As a result, our brains grew and our airways shrank. Cavities, crooked teeth, obstructed airways, snoring, and poor health followed. 

 

@somnifix #Animals breathe through their noses. We’re designed to #nasalbreathe, too! 🐆🐴🦮 #airwayhealth #jamesnestor #mouthbreathing #health #biohacking ♬ chicken tikka - hannah
 

 

This problem is exacerbated by the fact that nasal obstruction, allergies, and other respiratory conditions make it even more difficult to breathe through the nose instead of the mouth. 

But the more you mouth breathe, the worse nasal congestion becomes, worsening mouth breathing. That’s why it’s so important to make the switch from mouth breathing to nasal breathing. 

How Do We Fix It?

Nasal breathing offers benefits that mouth breathing doesn’t. 

Our noses were designed to help us smell our environment and breathe in the oxygen we need to function efficiently. 

The nose produces a molecule called nitric oxide within the paranasal sinuses. This molecule is antibacterial, antiviral, and anti-fungal. 

Nitric oxide produced by the nose cleans, filters, and humidifies the air, with the help of small nose hairs called cilia. The mouth doesn’t offer this same defense: all of the air we breathe in through the mouth is unfiltered, not humidified, and free from temperature control. 

Aside from nitric oxide production, the nose offers a balance that the mouth can’t. According to “Breath: The New Science of a Lost Art” by James Nestor, the right nostril acts as the “gas” while the left nostril acts as the “brake.” 

For this reason, yoga dedicates many practices to breathing through the nose, including alternate nostril breathing. 

The left nostril is more deeply intertwined with the parasympathetic nervous system, which takes the body out of “fight or flight” and lowers blood pressure, reduces stress, and calms us down overall.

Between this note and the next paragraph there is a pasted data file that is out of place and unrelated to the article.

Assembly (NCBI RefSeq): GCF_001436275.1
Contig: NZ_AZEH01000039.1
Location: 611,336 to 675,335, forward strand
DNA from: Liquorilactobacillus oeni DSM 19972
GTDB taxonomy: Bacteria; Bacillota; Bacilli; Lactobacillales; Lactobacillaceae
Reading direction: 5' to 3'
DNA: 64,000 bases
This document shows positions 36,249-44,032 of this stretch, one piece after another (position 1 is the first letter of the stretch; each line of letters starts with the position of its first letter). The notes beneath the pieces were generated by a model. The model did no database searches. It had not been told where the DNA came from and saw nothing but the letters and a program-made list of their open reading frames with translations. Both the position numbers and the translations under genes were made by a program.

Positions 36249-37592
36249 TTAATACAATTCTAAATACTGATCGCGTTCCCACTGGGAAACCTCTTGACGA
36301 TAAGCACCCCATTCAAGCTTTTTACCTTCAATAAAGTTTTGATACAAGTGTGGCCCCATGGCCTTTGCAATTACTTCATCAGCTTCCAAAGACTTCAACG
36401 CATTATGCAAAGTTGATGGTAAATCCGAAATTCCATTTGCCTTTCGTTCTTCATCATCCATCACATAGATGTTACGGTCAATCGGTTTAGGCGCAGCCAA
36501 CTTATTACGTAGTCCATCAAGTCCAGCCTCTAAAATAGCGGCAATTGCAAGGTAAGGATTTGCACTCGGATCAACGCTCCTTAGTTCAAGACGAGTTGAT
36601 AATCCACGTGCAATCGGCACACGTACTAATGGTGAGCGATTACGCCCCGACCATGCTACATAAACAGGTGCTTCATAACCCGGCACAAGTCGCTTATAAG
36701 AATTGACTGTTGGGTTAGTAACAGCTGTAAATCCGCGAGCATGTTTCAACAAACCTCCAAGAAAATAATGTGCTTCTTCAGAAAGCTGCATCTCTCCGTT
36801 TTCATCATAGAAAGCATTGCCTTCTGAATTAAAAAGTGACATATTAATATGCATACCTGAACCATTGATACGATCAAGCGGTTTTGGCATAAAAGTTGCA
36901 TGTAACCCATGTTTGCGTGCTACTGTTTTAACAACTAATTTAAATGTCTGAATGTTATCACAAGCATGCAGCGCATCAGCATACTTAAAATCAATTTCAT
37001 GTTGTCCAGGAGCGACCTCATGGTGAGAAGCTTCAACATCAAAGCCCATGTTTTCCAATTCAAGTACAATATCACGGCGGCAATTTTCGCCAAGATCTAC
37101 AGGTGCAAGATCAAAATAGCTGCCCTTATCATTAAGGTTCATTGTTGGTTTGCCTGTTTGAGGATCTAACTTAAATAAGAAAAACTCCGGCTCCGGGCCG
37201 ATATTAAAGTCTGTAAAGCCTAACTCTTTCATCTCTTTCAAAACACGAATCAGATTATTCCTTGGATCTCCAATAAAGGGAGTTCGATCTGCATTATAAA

The nose offers a balance between action and relaxation that the mouth can’t. Our nasal cycle is a built-in regulator to help the body stay in equilibrium rather than pushing hard with no relief. 

Research proves this in action. Nitric oxide and the balance associated with nasal breathing causes an increase of oxygen absorption of around 18 percent when compared to mouth breathing. 

Switching from mouth breathing to nasal breathing may require practice at first, but over time, it will become an automatic process. As a result, you’ll reap all of the benefits of nasal breathing. 

At night, sleep with your mouth taped shut to continue nasal breathing while you rest. 

Sleep With Your Mouth Taped Shut

Now that you understand the main problems associated with mouth breathing, you can avoid it and work toward nasal breathing instead. 

You don’t want to undo all of the practice you’ve done during the day as you sleep, though. That’s where sleeping with your mouth taped shut is beneficial. 

To gain top-tier protection from snoring and mouth breathing, you’ll need to sleep with mouth tape over your lips.

We aren’t joking! Sleeping with your mouth taped shut makes it virtually impossible to snore or breathe through your mouth while you rest. 

 

@somnifix Morning breath? 🤢 Here’s how to fix it #airwayhealth #nasalbreathing #insomnia #sleephacks #learnontiktok #didyouknow ♬ UNDERWATER WONDERSCAPES (MASTER) - Frederic Bernard
 

And we’ve designed strips that were made with all skin types in mind. They’re hypoallergenic and free of both latex and gluten, making them the perfect choice for those with even the most sensitive of skin. 

SomniFix Mouth Strips are the best nasal breathing sleep aid on the market. Pop on a strip and say goodnight to mouth breathing for good!